By Dr Mary Holmes (Twitter -@MaryHolmes4)

Elizabeth grew up in Roe Green, near Manchester, in a family for whom religion was central; and yet, as an adult she moved away from religion. Looking at her life and work as an early feminist, there are clear indications of why she made the move to become a secularist.

Family life

Although her mother died three days after her birth, she grew up in a close family with strong links to the Independent Methodist Church. Her grandmother ran the Sunday School and her father was the Minister. Roe Green in the 1830s had no church and so he preached from a stone that still stands in the Church grounds today. The family was part of a strong network of Radicals and Elizabeth grew up among debates about the social and political challenges of the time – working conditions, low pay, the high price of bread.

      Preaching stone. This stone was where Elizabeth’s father would stand to preach. Today it is still visible in the church grounds.

So where were the turning points to question religion? During a discussion with her father she challenged him about eternal punishment and received a severe beating for questioning her father and religion.  At the time it was difficult for a girl to get a good education. She was lucky that her grandfather provided her with two years at Fulneck Moravian School. That gave her a broad education that also exposed her to the principles of equality, fundamental to the Moravian religion.

The school records show that she was intelligent and she had a great desire to continue her education. At the time females were not allowed to go to University.  Hence, she had to witness her brother gain the higher education denied to her simply because she was a girl. Also, her brother had to become a member of the Church of England, as the law required all students to be members of the State Church: Elizabeth would have resented this connection between education and the Church.

Elizabeth influences education

From an early age Elizabeth wanted to have a job and live independently, which certainly challenged social norms of the time. Her education at Fulneck, followed by some personal study, equipped her to work as a governess. During this time she will have witnessed how most middle class mothers focused their daughters’ education on skills making them attractive to an eligible, and hopefully wealthy, husband. One can imagine this did not sit comfortably with Elizabeth.

Her statute in Congleton

Thanks to a small inheritance from her grandfather, she was able to move back to Manchester to set up her own school: she later opened a school in Congleton where she became a renowned headmistress. Not only did she influence her own students, she took on national roles to improve girls’ education and teacher training. While working as a governess and teacher, the law required her to teach religion. By 1871 she could no longer teach something she did not believe in and left education.

Religion and marriage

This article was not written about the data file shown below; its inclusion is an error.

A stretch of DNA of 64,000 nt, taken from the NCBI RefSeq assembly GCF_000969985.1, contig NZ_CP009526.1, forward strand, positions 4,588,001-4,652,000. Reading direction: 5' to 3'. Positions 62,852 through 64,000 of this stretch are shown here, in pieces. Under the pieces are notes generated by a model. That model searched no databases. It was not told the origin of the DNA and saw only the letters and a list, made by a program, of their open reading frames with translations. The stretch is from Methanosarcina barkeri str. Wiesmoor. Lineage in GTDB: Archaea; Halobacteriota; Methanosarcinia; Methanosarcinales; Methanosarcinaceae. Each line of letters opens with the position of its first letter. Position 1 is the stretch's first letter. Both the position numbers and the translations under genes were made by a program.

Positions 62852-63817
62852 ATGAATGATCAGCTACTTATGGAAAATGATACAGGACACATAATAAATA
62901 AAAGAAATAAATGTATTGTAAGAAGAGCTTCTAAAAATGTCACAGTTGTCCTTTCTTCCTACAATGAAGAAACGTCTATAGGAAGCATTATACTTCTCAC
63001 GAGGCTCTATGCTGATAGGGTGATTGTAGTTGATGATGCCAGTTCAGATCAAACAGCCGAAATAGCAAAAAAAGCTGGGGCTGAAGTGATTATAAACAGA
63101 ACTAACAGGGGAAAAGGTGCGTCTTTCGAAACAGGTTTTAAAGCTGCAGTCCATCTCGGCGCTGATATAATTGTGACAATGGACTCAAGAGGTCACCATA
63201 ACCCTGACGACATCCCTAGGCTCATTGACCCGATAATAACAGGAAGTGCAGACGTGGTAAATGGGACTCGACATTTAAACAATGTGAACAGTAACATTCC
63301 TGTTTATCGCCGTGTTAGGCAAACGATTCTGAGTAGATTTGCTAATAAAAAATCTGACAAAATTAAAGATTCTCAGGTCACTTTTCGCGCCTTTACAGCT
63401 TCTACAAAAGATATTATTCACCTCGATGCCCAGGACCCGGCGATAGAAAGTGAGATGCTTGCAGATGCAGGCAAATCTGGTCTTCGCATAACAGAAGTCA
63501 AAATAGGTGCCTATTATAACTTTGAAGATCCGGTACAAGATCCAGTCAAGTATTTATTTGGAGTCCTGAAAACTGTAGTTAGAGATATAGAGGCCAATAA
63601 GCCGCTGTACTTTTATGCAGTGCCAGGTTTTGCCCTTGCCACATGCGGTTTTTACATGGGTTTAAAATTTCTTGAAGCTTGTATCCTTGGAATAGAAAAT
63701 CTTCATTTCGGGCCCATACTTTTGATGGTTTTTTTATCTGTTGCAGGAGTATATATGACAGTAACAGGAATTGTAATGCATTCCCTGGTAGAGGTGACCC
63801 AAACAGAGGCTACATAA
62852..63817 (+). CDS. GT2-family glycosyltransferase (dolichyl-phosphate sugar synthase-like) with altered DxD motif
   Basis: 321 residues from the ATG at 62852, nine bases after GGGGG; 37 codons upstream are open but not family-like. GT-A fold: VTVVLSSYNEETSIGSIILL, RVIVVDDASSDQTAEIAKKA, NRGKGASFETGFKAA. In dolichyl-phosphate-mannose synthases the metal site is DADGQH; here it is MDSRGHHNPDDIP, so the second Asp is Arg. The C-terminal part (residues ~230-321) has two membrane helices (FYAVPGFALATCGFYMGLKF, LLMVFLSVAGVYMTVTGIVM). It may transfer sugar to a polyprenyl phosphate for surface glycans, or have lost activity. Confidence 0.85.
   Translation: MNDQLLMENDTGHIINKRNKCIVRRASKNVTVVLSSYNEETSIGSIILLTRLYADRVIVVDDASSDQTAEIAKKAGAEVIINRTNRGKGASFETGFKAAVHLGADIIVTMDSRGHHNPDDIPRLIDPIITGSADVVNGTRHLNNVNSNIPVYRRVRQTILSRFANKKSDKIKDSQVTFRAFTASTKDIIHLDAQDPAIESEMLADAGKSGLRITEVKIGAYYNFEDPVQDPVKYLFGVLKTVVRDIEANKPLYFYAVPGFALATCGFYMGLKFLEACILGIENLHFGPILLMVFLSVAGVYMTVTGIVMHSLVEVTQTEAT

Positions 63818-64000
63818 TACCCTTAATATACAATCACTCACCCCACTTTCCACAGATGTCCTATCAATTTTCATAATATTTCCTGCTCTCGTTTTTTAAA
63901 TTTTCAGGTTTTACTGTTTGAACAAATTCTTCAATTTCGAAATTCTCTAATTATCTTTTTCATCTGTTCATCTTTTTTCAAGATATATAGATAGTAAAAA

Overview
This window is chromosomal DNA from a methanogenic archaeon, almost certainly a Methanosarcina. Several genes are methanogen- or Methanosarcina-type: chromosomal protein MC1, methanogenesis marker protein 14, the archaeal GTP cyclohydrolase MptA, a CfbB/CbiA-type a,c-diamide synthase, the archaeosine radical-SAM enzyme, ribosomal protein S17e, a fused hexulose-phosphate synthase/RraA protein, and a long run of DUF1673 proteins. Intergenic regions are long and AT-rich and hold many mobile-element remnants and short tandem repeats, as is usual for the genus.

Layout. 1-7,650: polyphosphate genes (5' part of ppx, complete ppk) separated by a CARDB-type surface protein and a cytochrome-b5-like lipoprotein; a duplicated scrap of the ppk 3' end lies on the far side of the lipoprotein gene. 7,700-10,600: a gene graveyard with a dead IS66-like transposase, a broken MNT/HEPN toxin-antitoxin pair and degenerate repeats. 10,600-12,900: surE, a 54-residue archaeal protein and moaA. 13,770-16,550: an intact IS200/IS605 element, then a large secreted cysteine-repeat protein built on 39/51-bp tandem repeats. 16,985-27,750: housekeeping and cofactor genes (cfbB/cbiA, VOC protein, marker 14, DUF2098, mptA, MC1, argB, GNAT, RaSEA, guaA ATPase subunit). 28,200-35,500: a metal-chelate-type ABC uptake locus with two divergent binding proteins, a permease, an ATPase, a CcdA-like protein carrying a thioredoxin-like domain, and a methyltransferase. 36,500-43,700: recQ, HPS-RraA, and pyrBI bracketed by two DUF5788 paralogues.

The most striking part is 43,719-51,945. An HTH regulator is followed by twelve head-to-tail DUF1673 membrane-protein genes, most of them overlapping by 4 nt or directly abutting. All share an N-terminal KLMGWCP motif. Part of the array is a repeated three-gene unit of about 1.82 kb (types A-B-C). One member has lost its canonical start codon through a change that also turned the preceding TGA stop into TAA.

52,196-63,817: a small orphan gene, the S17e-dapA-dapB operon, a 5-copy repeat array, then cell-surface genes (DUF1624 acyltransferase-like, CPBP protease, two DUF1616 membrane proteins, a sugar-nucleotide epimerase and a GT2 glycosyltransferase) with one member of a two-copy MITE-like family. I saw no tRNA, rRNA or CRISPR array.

The Victorian bride was walked down the aisle by her father who then gave her to the man she was to marry – literally. As a married woman legally she owned nothing, not any money she earned or inherited, not even the clothes she wore. Not surprisingly, this was abhorrent to Elizabeth who spent years fighting for the Married Women’s Property Act. Many MPs, all men of course, resisted this law as it would allow their wives to gain some independence.

Elizabeth was determined to live by her beliefs. When her brother, Joseph, got engaged she was thrilled and invited him and Theresa Kraus to Congleton to marry. They happily accepted only to find that Elizabeth stayed at her home on Buxton Road, refusing to attend the service at St Peter’s Church: even for her brother’s wedding, she refused to hear the bride say ‘I do.’

The same dilemma had faced her when she met the man who was to become her life long partner. Ben Elmy held the same views as Elizabeth and so for a number of years they lived together happily in Congleton as an unmarried couple: I will leave you to imagine the reaction of many locals. When Elizabeth became pregnant with her son Frank, this matter came to a head. Several of her friends were worried that being an unmarried mother would harm their many feminist campaigns. Ben and Elizabeth unwillingly responded and in the spring of 1874 they held a simple non-religious ceremony that spoke of equality, freedom and shared love. Sadly, this was not enough: in October they gave in to pressure and held a civil marriage ceremony.

Feminists and religion

Numerous Victorian feminists faced the dilemma of how formal religion demanded women to uphold religion both in the home and church, and yet denied women equality. Some managed to balance the two, while others refused to accept religious beliefs.

Both her brother and Ben were close friends of Charles Bradlaugh: in 1866 he founded the National Secularist Society, by bringing together many local secularist groups. Elizabeth will have keenly learned about the concept of separating state institutions from religious institutions. She became committed to human rights that guaranteed no discrimination based on religious beliefs.

Suffragette Colours

Elizabeth was a passionate feminist who lived by her radical beliefs. By denouncing religion she placed herself outside the accepted norms of the day. Her tireless efforts resulted in many significant changes to women’s rights, both during her life and well into the late twentieth century – she was truly visionary.

Image: book cover My book ‘Elizabeth: the feisty feminist’ uncovers her tireless efforts for women’s rights and explores how her achievements influence our lives today.              

Mary Holmes

hank you Mary for writing this introduction to this neglected feminist and secularist voice

Elizabeth is one of the Radical Victorians featured in my book. You can see her on the cover.


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